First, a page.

Michael Winans PhD Defense: 'Professionalization of Second Language Teacher Education Students'

Committee: Aya Matsuda (Chair), Bryan Smith, and Mark James.  ::  ABSTRACT: This dissertation explores the professionalization of students enrolled in second language teacher education (SLTE) and their perceptions of the characteristics and obligations of a professional second language teacher (SLT). The sociocognitive approach forms the theoretical foundation, which sees humans as life-long learners and teachers, who adapt by progressively aligning with others and their ecosocial environment. Professionalization is seen as the socialization process of progressive alignment that involves the development of skills, knowledge, identities, norms, and values within a professional community of practice. An SLTE course was observed in an etic ethnographic tradition, all course materials were collected, and semi-structured interviews that focused on SLT professionalism were conducted with 13 participants. Data were analyzed using the lenses of language socialization and membership categorization analysis (MCA) to make visible target phenomena related to professionalization. Language socialization revealed instances of professionalization that took place during the SLTE course or that resulted from processes during the semi-structured interviews, which were illuminated by positive or negative affiliation. MCA revealed participant perceptions about the obligations and characteristics of a professional SLT, from which six themes emerged, which include interacting with students, methods and materials, teacher attributes, student attributes, and the concepts of schools and schooling, which broadly represent the synchronic and diachronic sociocultural contexts for SLTE respectively. The use of computer-assisted language learning (CALL) received further attention. 100% of participants expressed some willingness to use these tools, but 23% had an initial reactionary response that rejected CALL in favor of more traditional methods. Additionally, 54% of responses included unsolicited mentions of the Covid-19 pandemic in a misinterpretation of CALL. Interventions for those with a misinterpretation are suggested to orient CALL appropriately in the context of the pandemic and for 21st century language learning and teaching. Course materials were quantitatively analyzed using semantic similarity indices in an exploratory process with negligible results. Possible modifications are discussed that might result in a useful proxy statistic for professionalization. Further implications are discussed in relation to SLTE curriculum and professionalization along with perspectives about building rapport when using semi-structured interviews as a research method.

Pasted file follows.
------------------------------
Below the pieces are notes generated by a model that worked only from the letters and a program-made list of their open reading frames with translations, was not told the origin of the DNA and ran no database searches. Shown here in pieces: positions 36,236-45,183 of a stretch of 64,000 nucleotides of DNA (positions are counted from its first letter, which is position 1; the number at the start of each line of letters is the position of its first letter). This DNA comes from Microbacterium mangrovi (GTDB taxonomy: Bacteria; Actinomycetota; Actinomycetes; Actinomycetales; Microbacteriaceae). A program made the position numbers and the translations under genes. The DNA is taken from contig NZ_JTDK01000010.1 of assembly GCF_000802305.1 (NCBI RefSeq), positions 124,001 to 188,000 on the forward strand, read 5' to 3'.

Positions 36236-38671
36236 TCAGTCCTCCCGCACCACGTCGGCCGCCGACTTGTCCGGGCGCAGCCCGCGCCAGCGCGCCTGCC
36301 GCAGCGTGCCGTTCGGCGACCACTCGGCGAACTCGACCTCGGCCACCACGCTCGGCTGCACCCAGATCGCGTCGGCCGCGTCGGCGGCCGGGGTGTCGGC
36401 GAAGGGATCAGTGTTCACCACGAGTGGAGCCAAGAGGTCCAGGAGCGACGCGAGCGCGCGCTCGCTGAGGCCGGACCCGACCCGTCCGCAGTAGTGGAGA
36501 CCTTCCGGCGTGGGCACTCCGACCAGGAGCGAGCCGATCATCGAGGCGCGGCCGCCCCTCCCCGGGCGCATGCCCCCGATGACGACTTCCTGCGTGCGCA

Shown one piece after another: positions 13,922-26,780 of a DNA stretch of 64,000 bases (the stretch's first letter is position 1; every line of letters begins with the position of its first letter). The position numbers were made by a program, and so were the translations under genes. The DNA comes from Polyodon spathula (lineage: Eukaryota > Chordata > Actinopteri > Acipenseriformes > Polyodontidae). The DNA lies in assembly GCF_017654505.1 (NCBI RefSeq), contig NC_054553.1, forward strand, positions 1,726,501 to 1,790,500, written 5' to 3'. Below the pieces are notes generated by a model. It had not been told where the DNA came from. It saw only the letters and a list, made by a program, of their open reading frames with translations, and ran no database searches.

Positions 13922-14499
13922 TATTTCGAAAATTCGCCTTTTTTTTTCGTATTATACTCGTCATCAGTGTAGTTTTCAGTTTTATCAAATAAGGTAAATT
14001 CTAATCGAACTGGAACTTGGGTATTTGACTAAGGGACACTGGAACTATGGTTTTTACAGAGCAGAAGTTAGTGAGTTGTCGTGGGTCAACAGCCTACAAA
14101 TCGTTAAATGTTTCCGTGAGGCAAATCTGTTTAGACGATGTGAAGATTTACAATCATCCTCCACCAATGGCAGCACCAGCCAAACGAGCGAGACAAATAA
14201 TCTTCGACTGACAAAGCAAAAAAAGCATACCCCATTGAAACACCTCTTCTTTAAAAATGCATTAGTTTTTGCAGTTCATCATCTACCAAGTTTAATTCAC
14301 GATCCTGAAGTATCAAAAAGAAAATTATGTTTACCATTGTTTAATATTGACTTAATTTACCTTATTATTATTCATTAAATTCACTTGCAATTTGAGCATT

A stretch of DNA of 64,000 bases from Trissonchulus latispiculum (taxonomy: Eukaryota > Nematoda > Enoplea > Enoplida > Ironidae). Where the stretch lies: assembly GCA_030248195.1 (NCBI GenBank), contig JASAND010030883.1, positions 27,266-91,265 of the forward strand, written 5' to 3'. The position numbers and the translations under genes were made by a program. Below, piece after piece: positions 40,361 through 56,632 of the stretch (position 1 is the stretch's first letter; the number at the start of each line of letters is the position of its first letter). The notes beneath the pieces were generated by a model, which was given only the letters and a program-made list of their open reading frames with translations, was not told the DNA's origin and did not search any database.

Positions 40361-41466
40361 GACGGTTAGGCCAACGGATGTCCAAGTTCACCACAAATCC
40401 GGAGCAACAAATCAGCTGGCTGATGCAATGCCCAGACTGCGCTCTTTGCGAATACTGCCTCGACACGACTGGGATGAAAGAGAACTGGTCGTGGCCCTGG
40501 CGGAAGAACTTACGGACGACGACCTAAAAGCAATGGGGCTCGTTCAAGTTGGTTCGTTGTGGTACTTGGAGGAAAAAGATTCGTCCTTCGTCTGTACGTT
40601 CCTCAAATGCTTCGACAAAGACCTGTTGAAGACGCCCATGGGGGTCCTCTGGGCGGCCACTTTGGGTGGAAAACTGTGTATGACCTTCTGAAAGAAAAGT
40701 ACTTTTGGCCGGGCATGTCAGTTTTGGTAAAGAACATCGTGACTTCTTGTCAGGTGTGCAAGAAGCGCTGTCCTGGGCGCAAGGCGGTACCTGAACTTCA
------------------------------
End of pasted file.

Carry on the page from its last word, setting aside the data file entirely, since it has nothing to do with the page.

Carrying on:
This event takes place online (https://asu.zoom.us/j/82634089410).

Sheila Luna
Friday, Feb. 25, 2022, 2 p.m.

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